Subject: MEDIA RELEASE - ETHRC REPORT
Date: Thu, 20 Aug 1998 17:44:03 -1000
From: ethrc <firstname.lastname@example.org>
EAST TIMOR HUMAN RIGHTS CENTRE 124 Napier St Fitzroy 3065 Australia PO BOX 1413 Collingwood 3066 Australia Tel: +61 3 9415 8225 Fax: +61 3 9415 8218 E-mail: email@example.com Director: Ms Maria Brett Chair: Bishop Hilton Deakin
MEDIA RELEASE 20 August 1998
East Timor: No Solution Without Respect For Human Rights: Bi-Annual Report of Human Rights Violations in East Timor
The East Timor Human Rights Centre (ETHRC) today launched a new report on the current human rights situation in East Timor. The report documents human rights violations between January and June 1998 and assesses the Habibie's government's response to the human rights violations and its efforts to move towards a resolution of the conflict.
Maria Brett, Executive Director of the ETHRC said: "Even with the greater freedom East Timor is experiencing, and the gestures of good will offered by President Habibie, serious and systematic human rights abuses are continuing in East Timor. There has not been a noticeable reduction in human rights violations, contrary to earlier indications that violations may have been decreasing."
While welcoming steps already taken by President Habibie such as the release of some East Timorese political prisoners and the greater freedom of speech being allowed in East Timor, the ETHRC report concludes that the government of Indonesia needs to go much further.
"The ETHRC is concerned no further progress has been made on releasing East Timorese political prisoners. It is believed over 100 political prisoners remain in detention in Indonesian prisons and East Timorese people remain at risk of arbitrary arrest and torture for their political activities" Ms Brett said.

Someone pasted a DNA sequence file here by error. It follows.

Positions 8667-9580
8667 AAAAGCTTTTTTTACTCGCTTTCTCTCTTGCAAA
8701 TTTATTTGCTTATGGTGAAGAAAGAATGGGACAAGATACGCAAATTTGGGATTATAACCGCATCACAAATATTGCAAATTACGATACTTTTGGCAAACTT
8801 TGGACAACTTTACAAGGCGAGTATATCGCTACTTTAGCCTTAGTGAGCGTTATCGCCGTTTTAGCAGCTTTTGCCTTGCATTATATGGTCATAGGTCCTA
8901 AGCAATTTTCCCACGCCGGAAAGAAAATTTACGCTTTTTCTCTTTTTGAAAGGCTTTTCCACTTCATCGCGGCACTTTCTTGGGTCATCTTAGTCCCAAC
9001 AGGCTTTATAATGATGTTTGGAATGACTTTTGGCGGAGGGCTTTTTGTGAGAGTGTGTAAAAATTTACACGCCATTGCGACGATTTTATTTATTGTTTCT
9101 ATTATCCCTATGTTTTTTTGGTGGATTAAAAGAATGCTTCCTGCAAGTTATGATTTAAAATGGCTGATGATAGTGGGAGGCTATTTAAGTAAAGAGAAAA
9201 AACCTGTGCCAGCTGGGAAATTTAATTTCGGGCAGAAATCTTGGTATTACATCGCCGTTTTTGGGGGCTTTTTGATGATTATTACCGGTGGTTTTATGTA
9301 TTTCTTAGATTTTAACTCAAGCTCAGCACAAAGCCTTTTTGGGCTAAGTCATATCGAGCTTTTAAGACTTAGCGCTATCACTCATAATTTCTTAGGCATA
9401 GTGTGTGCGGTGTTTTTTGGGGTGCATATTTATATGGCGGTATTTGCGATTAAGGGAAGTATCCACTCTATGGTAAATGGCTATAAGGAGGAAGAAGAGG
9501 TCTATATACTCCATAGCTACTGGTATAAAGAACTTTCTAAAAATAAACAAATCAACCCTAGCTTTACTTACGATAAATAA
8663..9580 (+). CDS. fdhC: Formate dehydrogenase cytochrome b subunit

"The bold expressions of new-found freedoms, particularly on the part of the East Timorese youth, have not been without repercussions. Some people have been arbitrarily arrested, tortured and even killed in the month of June...Tension remains high and there are widespread intimidation and pressure tactics on the part of the Indonesian military, intended to discourage the youth from expressing their views" Ms Brett said.
The ETHRC also assesses claims by the government of Indonesia that the military presence in East Timor is being reduced. "We are concerned that the withdrawal of 1,000 Indonesian troop from East Timor may not represent a genuine reduction in the military presence in East Timor. Unless there is international verification of the withdrawals, preferably through UN monitoring, claims that the military presence in East Timor is being reduced should be treated with caution."
The report welcomes the opportunity created by the latest round of talks between the governments of Indonesia and Portugal under UN auspices but cautions that certain steps must be taken for there to be real progress towards a solution: "The ETHRC believes the dialogue will only move forward if Xanana Gusmao, the jailed leader of the East Timorese Resistance, is released, to enable him to participate in the discussions for a solution."
The report also proposes concrete steps which can taken by the government of Indonesia and the international community to improve the human rights situation in East Timor, and to move towards a lasting and internationally acceptable solution to the conflict. "Such a solution will only be possible if it is based on respect for human rights, and if it reached by consultation with the East Timorese people."
"Throughout this process, it is absolutely fundamental that the wishes of the East Timorese people are considered. This means engaging the recognised East Timorese leaders, including Xanana Gusmao, in dialogue but ultimately, it means direct consultation with the East Timorese people through a UN-supervised referendum" Ms Brett said.
For further information or to obtain a copy of the report, contact: